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Partnership Virtues

February 25, 2005
Related Topics: Featured Article

Not too long ago, I bumped into a former co-worker now at Hewlett-Packard. I asked how it was working at HP under superstar CEO Carly Fiorina. My question must have touched a nerve because she erupted, spilling out anecdotes about how terribly difficult it was having a job at HP. Not only did she feel disconnected from the strategy and goals of the company, but she was on her fourth manager in three years. Two of them had been fired outright, and the other two had been so busy playing politics that she never saw them.

    So much for the legendary and collegial "HP Way."

    I’ve thought of my friend a lot over the last few weeks while sifting through news coverage about the end of the Fiorina era at HP. Just what was it that caused the company’s board of directors to dump her? Was it her inability to execute her ambitious business strategy, or did she go too far by trampling on the HP culture?

    Although most believe it was the business failures that did her in, a new book makes you wonder if it wasn’t all about how she killed the HP culture.

    In The Enthusiastic Employee: How Companies Profit by Giving Workers What They Want, authors David Sirota, Louis Mischkind and Michael Irwin Meltzer argue that an organization’s culture is the most important factor in building a business that produces both enthusiastic employees and high performance. "Today," they write, "the choice facing organizations in managing their workers is between an arm’s length transactional relationship and an arm-in-arm partnership relationship."

    The "partnership organizations" emerge when the senior leadership "has the foresight to see what can be and not just what is," according to the book. These companies--such as FedEx and Southwest Airlines--build a strong relationship with employees by treating them equitably, by recognizing their accomplishments and by forging a comfortable workplace camaraderie. Only 10 percent of American companies are able to successfully reach these goals and maintain a high level of morale, the authors say. But for those that do, the rewards are huge: an average stock market return that is 20 percent higher than other companies in their industries.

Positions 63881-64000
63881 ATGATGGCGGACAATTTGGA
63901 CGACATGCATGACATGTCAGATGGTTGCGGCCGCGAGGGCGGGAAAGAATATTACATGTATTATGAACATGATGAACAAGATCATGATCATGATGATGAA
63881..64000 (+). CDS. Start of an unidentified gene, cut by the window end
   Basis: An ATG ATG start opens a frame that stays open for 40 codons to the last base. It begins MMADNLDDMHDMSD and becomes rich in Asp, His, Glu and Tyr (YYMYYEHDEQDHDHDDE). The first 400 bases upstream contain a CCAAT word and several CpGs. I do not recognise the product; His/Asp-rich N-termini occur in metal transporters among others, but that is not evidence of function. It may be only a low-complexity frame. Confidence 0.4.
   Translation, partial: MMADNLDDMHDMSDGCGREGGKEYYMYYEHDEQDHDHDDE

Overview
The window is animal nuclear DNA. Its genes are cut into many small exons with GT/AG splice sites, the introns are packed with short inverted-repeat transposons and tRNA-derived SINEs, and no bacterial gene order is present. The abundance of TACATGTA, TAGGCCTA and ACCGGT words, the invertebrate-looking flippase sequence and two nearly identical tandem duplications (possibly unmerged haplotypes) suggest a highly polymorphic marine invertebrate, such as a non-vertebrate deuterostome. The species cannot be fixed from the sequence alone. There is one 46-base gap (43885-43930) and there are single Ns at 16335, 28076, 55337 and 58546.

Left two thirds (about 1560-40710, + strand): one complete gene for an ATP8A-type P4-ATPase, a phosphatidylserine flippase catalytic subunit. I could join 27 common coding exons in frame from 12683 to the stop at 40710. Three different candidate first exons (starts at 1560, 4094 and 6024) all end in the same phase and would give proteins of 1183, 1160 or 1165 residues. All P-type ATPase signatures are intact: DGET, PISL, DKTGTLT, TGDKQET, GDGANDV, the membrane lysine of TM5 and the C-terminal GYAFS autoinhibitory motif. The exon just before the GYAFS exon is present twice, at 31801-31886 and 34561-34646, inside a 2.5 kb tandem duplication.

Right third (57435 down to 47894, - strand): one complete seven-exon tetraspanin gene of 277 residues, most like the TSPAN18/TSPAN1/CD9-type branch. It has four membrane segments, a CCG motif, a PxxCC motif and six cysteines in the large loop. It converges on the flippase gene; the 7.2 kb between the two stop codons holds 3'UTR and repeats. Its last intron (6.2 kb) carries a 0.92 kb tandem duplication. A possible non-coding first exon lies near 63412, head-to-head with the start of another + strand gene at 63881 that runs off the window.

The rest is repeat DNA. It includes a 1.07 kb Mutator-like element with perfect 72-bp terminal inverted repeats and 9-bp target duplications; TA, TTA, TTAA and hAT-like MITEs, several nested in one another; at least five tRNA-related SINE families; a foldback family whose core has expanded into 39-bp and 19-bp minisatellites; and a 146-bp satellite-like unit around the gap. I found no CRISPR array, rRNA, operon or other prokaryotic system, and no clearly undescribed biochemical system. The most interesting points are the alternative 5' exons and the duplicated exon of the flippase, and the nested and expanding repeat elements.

I asked Sirota about the HP Way, described by The Washington Post as "a set of values that believed in a flat management structure and a respect for all employees. The top officials were known for walking around … regularly and chatting up even the lowest-level employees at random." To me, the HP Way sounded very much like the highly successful partnership organizations Sirota describes in his book. Could the new HP, minus Fiorina, bring back the culture of the old HP?

    "I’m certain they could," Sirota says. "(HP) employees talk with great nostalgia about the old days. The company really had a great collaborative culture. It wouldn’t be a breeze to bring it back, and some things would certainly need to change, but it could work."

    One of the interesting findings in Sirota’s book is that employees generally are less satisfied with their jobs the longer they stay with a company. The opposite is true in the 10 percent of companies in which there is a true partnership between management and the workforce.

    "Look what happened at HP," Sirota says. "A new CEO arrives and decides that everything done in the past is no good."

Fiorina has a little time on her hands these days. She would do well to spend some of it reading Sirota’s book. It might help her fare a little bit better the next time around.

Workforce Management, March 2005, p. 8 --Subscribe Now!

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